European Neighborhood Policy



Alfred Tovias, Hebrew University of Jerusalem and CEPII Paris
Lior Herman, Hebrew University of Jerusalem
Paul Kubicek, Oakland University
Timothy E. Josling, Stanford University
Hassan Abouyoub,
Christophe Crombez, Stanford University and University of Leuven

Date and Time

May 13, 2005 9:00 AM - 2:00 PM


Open to the public.

No RSVP required


Daniel and Nancy Okimoto Conference Room

In its communication on Wider Europe in 2003, the Commission launched a new program to structure its relations with its neighbors, the European Neighborhood Policy (ENP). With the 2004 EU enlargement in mind the EU wanted to start forging closer bonds with its new neighbors in the East. The objectives of the ENP would be to provide political stability and economic prosperity to its neighbors. The ENP would thus prevent that the new EU borders would become stark political and economic dividing lines. In exchange for reforms the EU would offer its neighbors further economic integration. The integration would fall short of EU membership, however. Prospects for membership would not be provided in the medium term, even though the approach is reminiscent of the path taken in the enlargement process. In the two years that have transpired since its launch, the EU has set out strategies and action plans for different countries as part of the ENP.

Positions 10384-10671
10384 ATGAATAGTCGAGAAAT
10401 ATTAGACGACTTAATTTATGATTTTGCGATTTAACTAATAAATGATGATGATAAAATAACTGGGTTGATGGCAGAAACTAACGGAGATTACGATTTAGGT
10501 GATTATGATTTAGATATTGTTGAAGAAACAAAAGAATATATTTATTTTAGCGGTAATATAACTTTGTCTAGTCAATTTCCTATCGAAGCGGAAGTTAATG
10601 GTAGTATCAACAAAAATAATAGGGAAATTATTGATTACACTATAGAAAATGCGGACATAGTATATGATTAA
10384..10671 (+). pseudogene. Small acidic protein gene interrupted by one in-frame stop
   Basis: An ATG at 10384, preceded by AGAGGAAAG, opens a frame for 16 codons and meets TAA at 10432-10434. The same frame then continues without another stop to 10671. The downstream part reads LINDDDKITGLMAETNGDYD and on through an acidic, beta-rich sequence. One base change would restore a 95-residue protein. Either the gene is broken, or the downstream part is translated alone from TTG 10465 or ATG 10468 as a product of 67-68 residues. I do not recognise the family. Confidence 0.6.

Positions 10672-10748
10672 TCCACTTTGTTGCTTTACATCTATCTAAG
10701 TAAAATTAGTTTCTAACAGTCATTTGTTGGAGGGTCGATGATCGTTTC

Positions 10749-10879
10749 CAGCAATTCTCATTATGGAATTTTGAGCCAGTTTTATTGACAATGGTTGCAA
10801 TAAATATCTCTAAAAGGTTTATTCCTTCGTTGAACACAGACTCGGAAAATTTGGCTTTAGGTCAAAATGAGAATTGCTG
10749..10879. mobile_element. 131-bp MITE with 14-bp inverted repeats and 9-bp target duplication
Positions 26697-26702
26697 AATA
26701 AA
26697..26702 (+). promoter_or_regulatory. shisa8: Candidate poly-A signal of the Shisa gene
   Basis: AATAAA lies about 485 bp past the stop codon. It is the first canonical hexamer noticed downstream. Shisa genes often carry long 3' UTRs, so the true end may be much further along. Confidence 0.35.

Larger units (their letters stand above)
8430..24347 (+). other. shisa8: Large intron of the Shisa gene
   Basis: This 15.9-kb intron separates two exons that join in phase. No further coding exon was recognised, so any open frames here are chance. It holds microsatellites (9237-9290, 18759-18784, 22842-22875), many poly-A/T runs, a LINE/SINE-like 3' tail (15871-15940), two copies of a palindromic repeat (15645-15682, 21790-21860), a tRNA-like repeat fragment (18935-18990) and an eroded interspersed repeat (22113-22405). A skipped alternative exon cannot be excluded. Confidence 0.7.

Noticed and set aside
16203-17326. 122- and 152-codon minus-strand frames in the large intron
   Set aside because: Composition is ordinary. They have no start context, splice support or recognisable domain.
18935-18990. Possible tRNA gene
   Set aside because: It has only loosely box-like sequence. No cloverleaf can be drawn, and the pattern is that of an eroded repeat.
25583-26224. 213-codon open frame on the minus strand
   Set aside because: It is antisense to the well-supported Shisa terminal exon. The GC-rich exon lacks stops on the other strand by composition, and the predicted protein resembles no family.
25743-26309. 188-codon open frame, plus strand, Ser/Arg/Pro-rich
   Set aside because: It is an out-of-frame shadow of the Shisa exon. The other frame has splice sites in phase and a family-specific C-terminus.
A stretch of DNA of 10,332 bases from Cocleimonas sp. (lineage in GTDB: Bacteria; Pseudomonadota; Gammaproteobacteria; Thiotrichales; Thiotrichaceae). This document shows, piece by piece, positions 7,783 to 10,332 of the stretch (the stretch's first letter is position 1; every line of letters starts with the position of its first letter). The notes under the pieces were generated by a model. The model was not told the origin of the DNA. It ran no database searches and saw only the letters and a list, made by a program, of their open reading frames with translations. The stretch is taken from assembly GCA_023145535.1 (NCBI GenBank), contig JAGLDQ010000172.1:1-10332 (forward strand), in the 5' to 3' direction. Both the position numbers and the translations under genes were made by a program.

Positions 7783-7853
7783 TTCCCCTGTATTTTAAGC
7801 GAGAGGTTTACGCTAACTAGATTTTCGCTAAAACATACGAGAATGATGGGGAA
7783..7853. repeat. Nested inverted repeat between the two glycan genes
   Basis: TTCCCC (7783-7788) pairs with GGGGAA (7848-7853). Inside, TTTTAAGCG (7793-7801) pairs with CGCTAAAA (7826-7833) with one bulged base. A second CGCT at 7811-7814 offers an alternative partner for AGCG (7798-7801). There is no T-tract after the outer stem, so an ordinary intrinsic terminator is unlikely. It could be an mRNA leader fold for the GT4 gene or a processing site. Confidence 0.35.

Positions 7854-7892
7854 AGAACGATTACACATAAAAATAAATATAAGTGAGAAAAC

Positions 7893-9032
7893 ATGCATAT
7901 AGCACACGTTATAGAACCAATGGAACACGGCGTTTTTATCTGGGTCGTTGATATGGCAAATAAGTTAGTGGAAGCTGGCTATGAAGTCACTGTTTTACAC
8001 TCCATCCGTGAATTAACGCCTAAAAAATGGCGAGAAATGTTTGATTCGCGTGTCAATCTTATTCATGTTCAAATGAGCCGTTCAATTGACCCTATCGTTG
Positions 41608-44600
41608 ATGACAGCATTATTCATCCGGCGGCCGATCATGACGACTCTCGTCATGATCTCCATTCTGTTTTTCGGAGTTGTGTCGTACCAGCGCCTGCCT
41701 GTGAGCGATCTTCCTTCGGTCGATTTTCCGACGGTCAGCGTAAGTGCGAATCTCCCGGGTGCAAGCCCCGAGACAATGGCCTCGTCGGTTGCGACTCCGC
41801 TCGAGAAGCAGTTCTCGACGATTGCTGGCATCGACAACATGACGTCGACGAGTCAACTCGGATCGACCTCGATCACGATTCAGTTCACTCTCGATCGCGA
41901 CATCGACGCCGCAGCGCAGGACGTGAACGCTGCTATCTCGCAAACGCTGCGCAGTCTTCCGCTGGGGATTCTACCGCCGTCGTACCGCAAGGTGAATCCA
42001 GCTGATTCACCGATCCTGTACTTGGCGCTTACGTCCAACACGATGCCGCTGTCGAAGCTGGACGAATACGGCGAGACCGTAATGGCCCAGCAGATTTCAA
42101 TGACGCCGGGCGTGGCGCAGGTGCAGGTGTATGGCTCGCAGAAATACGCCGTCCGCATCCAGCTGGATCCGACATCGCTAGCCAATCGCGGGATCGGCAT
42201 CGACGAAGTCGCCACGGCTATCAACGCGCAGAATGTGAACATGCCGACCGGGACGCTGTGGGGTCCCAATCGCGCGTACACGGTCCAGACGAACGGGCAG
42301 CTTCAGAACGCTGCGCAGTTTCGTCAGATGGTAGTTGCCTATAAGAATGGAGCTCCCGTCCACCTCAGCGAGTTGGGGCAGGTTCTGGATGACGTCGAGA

The workshop intends to study a variety of aspects of the ENP: legal, institutional, economic and political issues. It will analyze the specific characteristics of the policy and its expected political and economic impact on the neighbors, the EU's border regions and the rest of the EU. In studying these various issues a wide range of points of view will be considered: views from within the EU and from within the EU institutions, as well as perspectives from Eastern Europe, North-Africa, the Middle East and North-America.

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